Teen Vaping Rate Drops for First Time

*The following is excerpted from an online article posted on CNN.

The number of high school and middle school students who use e-cigarettes has decreased for the first time according to a recent report by the US Centers for Disease Control and Prevention. E-cigarette use among this group has only been tracked since 2011. Previous reports showed increases in usage. Use of other tobacco products has decreased as well.

The new report analyzes the results of National Youth Tobacco Surveys from 2011 to 2016. These annual surveys were given to American middle and high school students who voluntarily filled out the pencil and paper questionnaire based on their behavior in the 30 previous days.

And the results show that from 2015 to 2016, the rate of high-schoolers using e-cigarettes, along with hookahs and combustible tobacco products, dropped.

For middle-schoolers, rates of e-cigarette use dropped as well.

“This report has some good news, and it has some bad news, when it comes to youth tobacco product use in the United States,” said Brian King, deputy director for research translation in the CDC’s Office of Smoking and Healthand one of the report’s authors. “The good news is that we’ve seen a marked decline in the use of tobacco products among our nation’s youth. However, the bad news is that we still have about 3.9 million US youth who are using tobacco products.”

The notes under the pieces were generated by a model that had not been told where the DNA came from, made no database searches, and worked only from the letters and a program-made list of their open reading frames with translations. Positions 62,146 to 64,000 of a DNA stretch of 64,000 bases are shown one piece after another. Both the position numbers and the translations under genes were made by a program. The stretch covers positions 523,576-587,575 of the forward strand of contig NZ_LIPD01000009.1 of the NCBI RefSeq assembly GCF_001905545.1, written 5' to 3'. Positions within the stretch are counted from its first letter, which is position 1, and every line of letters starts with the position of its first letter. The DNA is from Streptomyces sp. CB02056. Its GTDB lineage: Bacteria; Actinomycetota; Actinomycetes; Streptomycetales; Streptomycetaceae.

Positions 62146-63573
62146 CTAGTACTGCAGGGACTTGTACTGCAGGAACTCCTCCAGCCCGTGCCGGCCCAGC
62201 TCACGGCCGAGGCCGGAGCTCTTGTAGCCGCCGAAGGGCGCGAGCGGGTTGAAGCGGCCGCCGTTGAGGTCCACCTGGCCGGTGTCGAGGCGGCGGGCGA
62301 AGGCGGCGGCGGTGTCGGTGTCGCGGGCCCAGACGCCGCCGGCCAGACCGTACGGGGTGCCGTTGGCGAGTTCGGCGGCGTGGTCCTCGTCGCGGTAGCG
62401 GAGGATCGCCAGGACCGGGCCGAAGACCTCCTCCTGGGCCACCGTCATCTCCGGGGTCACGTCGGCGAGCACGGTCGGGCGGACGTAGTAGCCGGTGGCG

Although the results show a downward trend from 2015 to 2016, there wasn’t an overall decrease in tobacco product use from 2011 to 2016. That’s because more kids and teens started to use e-cigarettes and hookah over the past five years, the report said. And that still leaves 20% of surveyed high school students and 7% of surveyed middle school students using tobacco in 2016.

The CDC is attributing the decreased numbers in the new report in part to strategies that aim to prevent and control tobacco use. These include the Food and Drug Administration’s well-known education campaign The Real Cost, which includes television commercials showing the toll that smoking can take on people. Other policies have included restricting youth access to tobacco in stores and implementing smoke-free policies.

Source: CNN

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[reposted by] Jim Liebelt

[reposted by] Jim Liebelt

Jim is Senior Writer, Editor and Researcher for the HomeWord Center for Youth and Family. Jim has over 30 years of experience as a youth and family ministry specialist, having served over the years as a pastor, author, consultant, mentor, trainer, college instructor, and speaker. Jim’s HomeWord culture blog also appears on Crosswalk.com and Religiontoday.com. Jim and his wife Jenny live in Quincy, MA.

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